Illustrative embodiments of the invention are described below. In the interest of clarity, not all features of an actual implementation are described in this specification. It will of course be appreciated that in the development of any such actual embodiment, numerous implementation-specific decisions must be made to achieve the developers' specific goals, such as compliance with system-related and business-related constraints, which will vary from one implementation to another. Moreover, it will be appreciated that such a development effort might be complex and time-consuming, but would nevertheless be a routine undertaking for those of ordinary skill in the art having the benefit of this disclosure.
With reference to FIGS. 2 a–2 f, illustrative embodiments of the present invention will now be described, wherein, as previously pointed out, two or more different conductive silicon-containing regions receive a silicide portion, the type of material and/or the thickness of which are correspondingly designed to improve the electrical conductivity of these regions. For example, if it is necessary to obtain a similar signal propagation delay for long silicon lines connecting two different die areas, wherein one of the silicon lines exhibits a larger cross-sectional area than the other one, according to the present invention, different silicide portions are formed on these silicon lines to improve the overall characteristics and to substantially compensate for the different cross-sectional areas. The same applies to different types of transistor elements, such as n-channel transistors and p-channel transistors, that, in general, have a different dopant profile and also a different barrier height that experiences a charge carrier at the interface between the silicided portion and the doped silicon-containing region. In this case, the present invention also allows one to appropriately form corresponding silicide portions in the devices to individually optimize the performance of the devices. Similarly, short channel devices generally require a different type of silicide portion than do long channel devices since, for example, in long channel devices the peak dopant concentration is located more deeply in the drain and source regions than in short channel devices which require relatively shallow junctions. The present invention allows one to individually adjust the overlap of the silicided portion at a depth at which the peak dopant concentration is approximately located so as to obtain a minimum transition resistance for charge carriers, especially when the barrier height of the metal silicide is also selected in conformity with the type of dopants prevailing in the active regions of the transistor devices. Consequently, although in the following detailed description a first and second semiconductor element representing a complimentary transistor pair is referred to, the present invention is to cover all aspects in which silicon-containing regions are required to receive individually adapted silicide portions to improve the performance of the individual semiconductor region or to improve the overall performance of the semiconductor device.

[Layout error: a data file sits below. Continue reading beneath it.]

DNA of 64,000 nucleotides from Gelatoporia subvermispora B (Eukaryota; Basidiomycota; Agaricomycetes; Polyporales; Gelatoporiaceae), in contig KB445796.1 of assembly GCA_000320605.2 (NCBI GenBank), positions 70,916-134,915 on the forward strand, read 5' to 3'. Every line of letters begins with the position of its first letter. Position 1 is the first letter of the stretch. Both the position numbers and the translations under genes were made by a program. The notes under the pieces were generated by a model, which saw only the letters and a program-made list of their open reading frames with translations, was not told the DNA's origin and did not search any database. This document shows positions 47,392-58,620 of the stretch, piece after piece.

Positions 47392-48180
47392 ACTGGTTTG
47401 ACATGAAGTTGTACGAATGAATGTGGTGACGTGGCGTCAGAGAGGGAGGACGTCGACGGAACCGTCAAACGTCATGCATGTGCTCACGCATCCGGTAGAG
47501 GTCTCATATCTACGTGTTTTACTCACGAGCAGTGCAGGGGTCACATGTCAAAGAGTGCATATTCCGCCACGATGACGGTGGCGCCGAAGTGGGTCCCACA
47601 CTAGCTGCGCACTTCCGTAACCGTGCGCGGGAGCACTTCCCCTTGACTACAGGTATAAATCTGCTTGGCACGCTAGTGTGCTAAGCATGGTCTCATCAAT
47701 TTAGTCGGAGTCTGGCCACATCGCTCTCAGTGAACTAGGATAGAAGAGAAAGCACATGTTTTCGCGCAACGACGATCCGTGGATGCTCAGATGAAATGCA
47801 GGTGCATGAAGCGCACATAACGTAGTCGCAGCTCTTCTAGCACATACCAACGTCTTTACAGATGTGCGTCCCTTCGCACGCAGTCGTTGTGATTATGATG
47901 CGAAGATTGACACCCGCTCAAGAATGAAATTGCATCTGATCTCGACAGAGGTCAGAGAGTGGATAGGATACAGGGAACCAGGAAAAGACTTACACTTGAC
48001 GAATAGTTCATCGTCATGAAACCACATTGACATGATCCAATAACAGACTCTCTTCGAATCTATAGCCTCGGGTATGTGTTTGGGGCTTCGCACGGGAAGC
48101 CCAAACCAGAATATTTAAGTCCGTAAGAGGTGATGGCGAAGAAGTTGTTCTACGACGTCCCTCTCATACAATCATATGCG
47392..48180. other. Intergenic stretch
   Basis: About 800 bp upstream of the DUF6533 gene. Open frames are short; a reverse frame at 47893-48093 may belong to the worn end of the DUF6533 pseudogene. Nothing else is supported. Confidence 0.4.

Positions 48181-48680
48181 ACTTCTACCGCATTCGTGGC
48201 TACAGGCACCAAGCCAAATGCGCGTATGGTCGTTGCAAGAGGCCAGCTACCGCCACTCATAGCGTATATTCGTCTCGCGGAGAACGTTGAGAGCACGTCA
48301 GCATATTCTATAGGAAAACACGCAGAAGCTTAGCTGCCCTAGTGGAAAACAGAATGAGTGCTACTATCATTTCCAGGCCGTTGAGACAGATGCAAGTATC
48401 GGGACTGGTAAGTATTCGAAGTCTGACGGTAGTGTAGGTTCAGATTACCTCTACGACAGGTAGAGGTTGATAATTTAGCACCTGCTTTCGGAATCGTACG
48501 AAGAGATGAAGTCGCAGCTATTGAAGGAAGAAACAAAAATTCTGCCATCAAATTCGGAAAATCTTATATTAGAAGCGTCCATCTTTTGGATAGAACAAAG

In FIG. 2 a, a semiconductor structure 200 comprises a substrate 201, for example, a silicon substrate or any other substrate appropriate for the formation of semiconductor elements. In the substrate 201, a first semiconductor element 210 comprises an active region 212 defined by shallow trench isolations 213. A gate electrode 215 is separated from the active region 212 by a gate insulation layer 218. Spacer elements 216 of an insulating material, such as silicon dioxide or silicon nitride, are formed adjacent to the sidewalls of the gate electrode 215. In the active region 212, source and drain regions 214 are formed.
The semiconductor structure 200 further includes a second semiconductor element 230 comprising substantially the same components as the first semiconductor element 210. Thus, corresponding parts are denoted by the same reference numerals except for a leading “23” instead of a leading “21.” It should be borne in mind that, although depicted as being quite similar, the first and the second semiconductor elements 210 and 230 differ from each other in the sense as pointed out above. Moreover, on the second semiconductor element 230, a resist mask 250 is formed.